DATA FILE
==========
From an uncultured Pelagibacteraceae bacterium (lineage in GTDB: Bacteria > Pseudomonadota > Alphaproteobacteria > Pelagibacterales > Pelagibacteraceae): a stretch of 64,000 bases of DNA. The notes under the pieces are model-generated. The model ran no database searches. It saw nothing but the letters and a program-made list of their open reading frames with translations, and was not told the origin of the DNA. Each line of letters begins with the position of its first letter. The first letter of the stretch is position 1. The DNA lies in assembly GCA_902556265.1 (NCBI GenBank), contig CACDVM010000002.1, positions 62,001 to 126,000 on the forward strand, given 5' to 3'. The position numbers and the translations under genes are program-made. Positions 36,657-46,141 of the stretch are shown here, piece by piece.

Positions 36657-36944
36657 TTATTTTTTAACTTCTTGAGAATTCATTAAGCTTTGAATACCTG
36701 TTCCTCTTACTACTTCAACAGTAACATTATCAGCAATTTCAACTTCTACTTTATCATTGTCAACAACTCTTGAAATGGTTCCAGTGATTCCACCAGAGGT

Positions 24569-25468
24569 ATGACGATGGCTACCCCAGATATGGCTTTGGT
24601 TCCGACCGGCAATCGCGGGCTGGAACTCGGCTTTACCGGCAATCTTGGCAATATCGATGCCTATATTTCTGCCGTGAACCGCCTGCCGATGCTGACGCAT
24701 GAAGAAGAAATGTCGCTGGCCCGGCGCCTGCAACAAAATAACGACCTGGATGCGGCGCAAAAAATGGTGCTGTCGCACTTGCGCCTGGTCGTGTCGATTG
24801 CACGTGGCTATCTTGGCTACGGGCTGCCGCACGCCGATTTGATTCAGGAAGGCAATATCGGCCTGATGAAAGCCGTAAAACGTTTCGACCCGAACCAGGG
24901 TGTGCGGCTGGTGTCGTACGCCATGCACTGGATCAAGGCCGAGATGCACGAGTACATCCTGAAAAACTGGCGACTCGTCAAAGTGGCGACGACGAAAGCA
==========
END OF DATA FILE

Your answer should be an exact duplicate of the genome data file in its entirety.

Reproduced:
From an uncultured Pelagibacteraceae bacterium (lineage in GTDB: Bacteria > Pseudomonadota > Alphaproteobacteria > Pelagibacterales > Pelagibacteraceae): a stretch of 64,000 bases of DNA. The notes under the pieces are model-generated. The model ran no database searches. It saw nothing but the letters and a program-made list of their open reading frames with translations, and was not told the origin of the DNA. Each line of letters begins with the position of its first letter. The first letter of the stretch is position 1. The DNA lies in assembly GCA_902556265.1 (NCBI GenBank), contig CACDVM010000002.1, positions 62,001 to 126,000 on the forward strand, given 5' to 3'. The position numbers and the translations under genes are program-made. Positions 36,657-46,141 of the stretch are shown here, piece by piece.

Positions 36657-36944
36657 TTATTTTTTAACTTCTTGAGAATTCATTAAGCTTTGAATACCTG
36701 TTCCTCTTACTACTTCAACAGTAACATTATCAGCAATTTCAACTTCTACTTTATCATTGTCAACAACTCTTGAAATGGTTCCAGTGATTCCACCAGAGGT

Positions 24569-25468
24569 ATGACGATGGCTACCCCAGATATGGCTTTGGT
24601 TCCGACCGGCAATCGCGGGCTGGAACTCGGCTTTACCGGCAATCTTGGCAATATCGATGCCTATATTTCTGCCGTGAACCGCCTGCCGATGCTGACGCAT
24701 GAAGAAGAAATGTCGCTGGCCCGGCGCCTGCAACAAAATAACGACCTGGATGCGGCGCAAAAAATGGTGCTGTCGCACTTGCGCCTGGTCGTGTCGATTG
24801 CACGTGGCTATCTTGGCTACGGGCTGCCGCACGCCGATTTGATTCAGGAAGGCAATATCGGCCTGATGAAAGCCGTAAAACGTTTCGACCCGAACCAGGG
24901 TGTGCGGCTGGTGTCGTACGCCATGCACTGGATCAAGGCCGAGATGCACGAGTACATCCTGAAAAACTGGCGACTCGTCAAAGTGGCGACGACGAAAGCA